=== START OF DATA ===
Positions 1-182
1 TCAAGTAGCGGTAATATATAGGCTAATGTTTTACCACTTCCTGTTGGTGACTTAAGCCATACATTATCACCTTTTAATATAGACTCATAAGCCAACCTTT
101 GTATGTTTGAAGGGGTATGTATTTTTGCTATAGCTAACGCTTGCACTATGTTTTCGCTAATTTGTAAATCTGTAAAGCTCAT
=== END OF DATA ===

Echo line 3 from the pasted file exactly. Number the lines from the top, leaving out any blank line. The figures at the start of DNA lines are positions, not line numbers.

101 GTATGTTTGAAGGGGTATGTATTTTTGCTATAGCTAACGCTTGCACTATGTTTTCGCTAATTTGTAAATCTGTAAAGCTCAT